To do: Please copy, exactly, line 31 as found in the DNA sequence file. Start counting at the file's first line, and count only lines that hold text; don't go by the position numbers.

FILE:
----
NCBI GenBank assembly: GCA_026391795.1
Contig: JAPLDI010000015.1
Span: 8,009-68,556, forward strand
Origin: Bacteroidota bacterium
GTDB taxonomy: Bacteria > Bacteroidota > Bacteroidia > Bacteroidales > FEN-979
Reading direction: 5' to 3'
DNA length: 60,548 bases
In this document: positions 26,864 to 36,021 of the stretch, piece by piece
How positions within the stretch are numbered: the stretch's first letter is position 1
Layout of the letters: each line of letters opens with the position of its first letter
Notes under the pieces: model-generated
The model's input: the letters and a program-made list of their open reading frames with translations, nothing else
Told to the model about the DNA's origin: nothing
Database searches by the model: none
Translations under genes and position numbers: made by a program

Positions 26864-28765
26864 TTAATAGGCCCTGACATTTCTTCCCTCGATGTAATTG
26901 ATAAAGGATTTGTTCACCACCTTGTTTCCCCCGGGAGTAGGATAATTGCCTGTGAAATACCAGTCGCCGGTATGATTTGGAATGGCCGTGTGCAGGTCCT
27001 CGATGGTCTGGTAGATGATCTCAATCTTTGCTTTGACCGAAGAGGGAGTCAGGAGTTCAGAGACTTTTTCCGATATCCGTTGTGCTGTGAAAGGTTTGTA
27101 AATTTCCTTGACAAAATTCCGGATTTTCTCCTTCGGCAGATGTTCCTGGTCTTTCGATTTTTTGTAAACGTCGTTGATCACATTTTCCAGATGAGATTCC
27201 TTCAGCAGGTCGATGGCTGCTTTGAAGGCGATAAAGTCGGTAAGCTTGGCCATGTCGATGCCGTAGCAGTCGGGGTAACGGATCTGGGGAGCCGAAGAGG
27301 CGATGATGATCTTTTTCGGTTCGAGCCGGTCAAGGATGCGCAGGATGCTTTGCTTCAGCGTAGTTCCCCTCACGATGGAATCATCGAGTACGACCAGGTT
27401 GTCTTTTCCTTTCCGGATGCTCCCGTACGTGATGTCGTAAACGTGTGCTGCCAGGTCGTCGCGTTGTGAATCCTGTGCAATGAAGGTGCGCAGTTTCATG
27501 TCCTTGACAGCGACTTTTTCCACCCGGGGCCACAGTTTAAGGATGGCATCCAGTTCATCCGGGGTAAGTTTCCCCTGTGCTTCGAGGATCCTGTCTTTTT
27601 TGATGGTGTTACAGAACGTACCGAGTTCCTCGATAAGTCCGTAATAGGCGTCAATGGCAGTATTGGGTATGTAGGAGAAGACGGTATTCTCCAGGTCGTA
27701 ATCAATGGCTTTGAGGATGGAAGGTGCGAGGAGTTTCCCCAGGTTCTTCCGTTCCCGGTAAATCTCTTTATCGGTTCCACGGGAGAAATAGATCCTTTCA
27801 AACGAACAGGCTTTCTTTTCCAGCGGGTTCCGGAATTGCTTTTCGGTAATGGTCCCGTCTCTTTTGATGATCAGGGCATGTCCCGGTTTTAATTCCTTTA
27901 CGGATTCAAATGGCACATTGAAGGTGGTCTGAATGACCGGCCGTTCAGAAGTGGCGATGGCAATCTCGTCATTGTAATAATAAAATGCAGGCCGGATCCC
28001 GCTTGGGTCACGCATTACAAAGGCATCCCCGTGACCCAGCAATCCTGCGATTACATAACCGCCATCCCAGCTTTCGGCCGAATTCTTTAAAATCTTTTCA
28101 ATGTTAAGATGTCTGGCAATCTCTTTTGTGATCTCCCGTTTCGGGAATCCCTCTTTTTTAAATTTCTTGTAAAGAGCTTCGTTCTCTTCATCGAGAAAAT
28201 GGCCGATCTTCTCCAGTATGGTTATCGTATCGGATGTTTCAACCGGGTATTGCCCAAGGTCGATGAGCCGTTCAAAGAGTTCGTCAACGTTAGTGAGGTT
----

28201 GGCCGATCTTCTCCAGTATGGTTATCGTATCGGATGTTTCAACCGGGTATTGCCCAAGGTCGATGAGCCGTTCAAAGAGTTCGTCAACGTTAGTGAGGTT